A Double Feature from Hell! The Gamma People and The Beginning of the End — Always Scarier in 35mm

The Patio Theater – 6008 W Irving Park Road – $5.00 per ticket
For the full schedule of classic film screenings at the Patio, please click here.

Wednesday, October 30 at 7:30pm

Directed by John Gilling • 1956
When the last car of a passenger train serendipitously wanders into Gudavia, a fictional European country whose borders have been closed to the rest of civilization for years, two reporters (Paul Douglas and Leslie Phillips) find themselves on the cusp of the biggest news story of the decade: a crazed dictator is melting the minds of local urchins with gamma rays. The only problem is that there’s no way out of Gudavia, and now who will cover the music festival in Salzburg? A terrific blend of odd-couple antics, cold war paranoia, squealing terror, and bizarrely picturesque location photography, The Gamma People is a strange and compelling piece of science fiction pulp. (JA)
79 min • Warwick Film Productions • 35mm from Sony Pictures Repertory


Directed by Bert I. Gordon • 1957
… meanwhile, back in Chicago, Dr. Ed Wainwright (Peter Graves) accidentally feeds some radioactive goo to a family of locusts, who acquire a taste for human flesh. Almost overnight, the Chicago suburbs are demolished by swarms of grasshoppers bigger than the Abominable Snowmonster, and they’re closing in on Michigan Avenue. It’s like Days of Heaven, only BIGGER. This was the second directorial effort of rear-projection master Bert I. Gordon (aka Mr. BIG), whose other larger than life films include King Dinosaur, Earth vs. the Spider, and Empire of the Ants, and while these films (for better or worse) tend to defy analysis, there’s no denying the hypnotic call of the thirty-foot grasshopper. Don’t get eaten. (JA)
76 min • AB-PT Pictures Corp • 35mm from private collections

10B BotE

Still quivering? Come back next week for a whole different kind of terror!

M (1951) Directed by Joseph Losey Shown from left: David Wayne. Janine Perreau

Wednesday, November 6 @ 7:30pm
Directed by Joseph Losey • 1951
Long before Gus Van Sant reinterpreted Psycho and Chris Rock revamped Eric Rohmer’s Chloe in the Afternoon, Wisconsinite neophyte Joe Losey embarked on the unenviable task of remaking Fritz Lang’s 1931 Weimar masterpiece M in postwar Los Angeles. With two defiantly liberal feature films and a handful of “Crime Does Not Pay” shorts to his name, Losey received the commission after Lang turned down the remake offer from fellow Hollywood émigré Seymour Nebenzal, who had also produced the original. (If anything, M reminds us that it’s the producer, not the director, who holds the lion’s share of power in Hollywood.) This version follows the plot of the original fairly closely, with David Wayne taking over Peter Lorre’s child-killer role and investing the character with a seething air of pathetic repression. When LA’s top cop (Howard Da Silva) initiates a dragnet to catch the killer, the underworld takes matters into its own hands. With noir-tinged paranoia and beautiful location photography in now-vanished working class neighborhoods, Losey’s M easily holds it own. Ironically oblivious to the movie’s anti-mob mentality message, morality crusaders managed to ban M in eight states on account of its salacious content and the Communist sympathies of several key contributors. Long out of circulation after the producer’s short-term distribution deal with Columbia Pictures lapsed, M has been meticulously restored by the Library of Congress (KW)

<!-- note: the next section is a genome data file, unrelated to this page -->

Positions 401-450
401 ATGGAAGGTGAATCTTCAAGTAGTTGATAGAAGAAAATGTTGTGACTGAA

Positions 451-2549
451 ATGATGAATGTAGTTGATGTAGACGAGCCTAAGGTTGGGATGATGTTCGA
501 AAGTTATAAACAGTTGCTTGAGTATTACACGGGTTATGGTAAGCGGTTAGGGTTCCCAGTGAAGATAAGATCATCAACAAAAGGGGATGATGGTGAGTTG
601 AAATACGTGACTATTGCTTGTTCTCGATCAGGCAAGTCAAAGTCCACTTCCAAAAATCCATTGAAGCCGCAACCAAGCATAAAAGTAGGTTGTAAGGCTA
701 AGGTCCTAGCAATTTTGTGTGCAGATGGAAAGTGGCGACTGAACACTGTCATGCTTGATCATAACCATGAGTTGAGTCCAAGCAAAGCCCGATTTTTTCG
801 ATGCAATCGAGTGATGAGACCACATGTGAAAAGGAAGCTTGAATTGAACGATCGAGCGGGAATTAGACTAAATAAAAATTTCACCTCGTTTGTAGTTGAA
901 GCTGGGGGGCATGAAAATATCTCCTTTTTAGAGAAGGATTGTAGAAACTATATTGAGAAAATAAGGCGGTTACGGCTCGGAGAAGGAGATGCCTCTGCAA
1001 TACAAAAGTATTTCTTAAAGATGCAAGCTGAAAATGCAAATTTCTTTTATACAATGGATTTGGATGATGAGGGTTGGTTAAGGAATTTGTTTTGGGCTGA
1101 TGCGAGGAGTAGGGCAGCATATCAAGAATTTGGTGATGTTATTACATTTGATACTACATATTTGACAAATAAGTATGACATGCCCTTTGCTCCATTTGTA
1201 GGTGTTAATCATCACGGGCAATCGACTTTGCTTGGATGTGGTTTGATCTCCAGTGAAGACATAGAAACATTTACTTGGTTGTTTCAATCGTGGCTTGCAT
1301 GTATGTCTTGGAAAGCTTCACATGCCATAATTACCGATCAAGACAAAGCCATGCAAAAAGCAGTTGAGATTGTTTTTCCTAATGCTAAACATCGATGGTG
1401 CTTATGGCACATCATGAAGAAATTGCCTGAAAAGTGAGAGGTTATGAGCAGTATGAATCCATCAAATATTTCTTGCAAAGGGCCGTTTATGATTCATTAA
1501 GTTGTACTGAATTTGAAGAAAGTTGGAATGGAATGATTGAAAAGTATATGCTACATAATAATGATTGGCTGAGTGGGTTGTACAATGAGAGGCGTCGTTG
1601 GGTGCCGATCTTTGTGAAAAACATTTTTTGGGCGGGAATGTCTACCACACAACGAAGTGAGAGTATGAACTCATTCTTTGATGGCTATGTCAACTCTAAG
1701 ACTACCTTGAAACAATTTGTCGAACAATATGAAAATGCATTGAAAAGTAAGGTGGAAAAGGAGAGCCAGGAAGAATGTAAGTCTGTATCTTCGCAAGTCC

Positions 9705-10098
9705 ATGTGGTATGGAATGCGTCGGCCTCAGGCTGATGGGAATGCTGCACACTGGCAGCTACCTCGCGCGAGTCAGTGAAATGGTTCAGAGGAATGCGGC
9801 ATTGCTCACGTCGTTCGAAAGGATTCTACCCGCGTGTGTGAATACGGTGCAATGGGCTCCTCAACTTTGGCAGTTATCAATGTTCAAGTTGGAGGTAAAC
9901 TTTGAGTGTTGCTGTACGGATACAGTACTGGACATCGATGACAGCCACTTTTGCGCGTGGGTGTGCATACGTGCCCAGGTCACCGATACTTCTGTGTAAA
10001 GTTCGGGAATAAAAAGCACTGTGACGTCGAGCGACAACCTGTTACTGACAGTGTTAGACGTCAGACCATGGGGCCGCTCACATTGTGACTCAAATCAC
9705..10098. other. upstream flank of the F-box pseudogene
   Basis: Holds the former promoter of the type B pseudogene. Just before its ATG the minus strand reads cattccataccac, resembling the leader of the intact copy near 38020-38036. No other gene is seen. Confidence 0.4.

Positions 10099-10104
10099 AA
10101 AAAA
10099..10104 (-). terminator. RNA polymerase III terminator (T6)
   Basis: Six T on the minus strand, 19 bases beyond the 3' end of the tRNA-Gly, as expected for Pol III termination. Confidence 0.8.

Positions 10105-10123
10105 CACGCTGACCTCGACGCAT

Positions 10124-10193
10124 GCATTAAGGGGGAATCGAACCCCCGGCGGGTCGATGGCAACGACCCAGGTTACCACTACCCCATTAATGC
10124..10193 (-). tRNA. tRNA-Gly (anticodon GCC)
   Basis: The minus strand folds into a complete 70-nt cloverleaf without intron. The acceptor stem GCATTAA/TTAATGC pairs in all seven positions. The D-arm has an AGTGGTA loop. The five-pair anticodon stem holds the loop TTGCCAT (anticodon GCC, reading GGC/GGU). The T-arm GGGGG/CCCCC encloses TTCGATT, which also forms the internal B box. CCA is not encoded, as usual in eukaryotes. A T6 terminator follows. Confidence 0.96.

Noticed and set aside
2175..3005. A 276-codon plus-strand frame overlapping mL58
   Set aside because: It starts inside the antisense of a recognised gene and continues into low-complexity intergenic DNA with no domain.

Introduced by Tom Gunning, Professor of Cinema and Media Studies, University of Chicago
88 min • Superior Pictures • 35mm from Library of Congress, permission Harold Nebenzal

This entry was posted in News. Bookmark the permalink.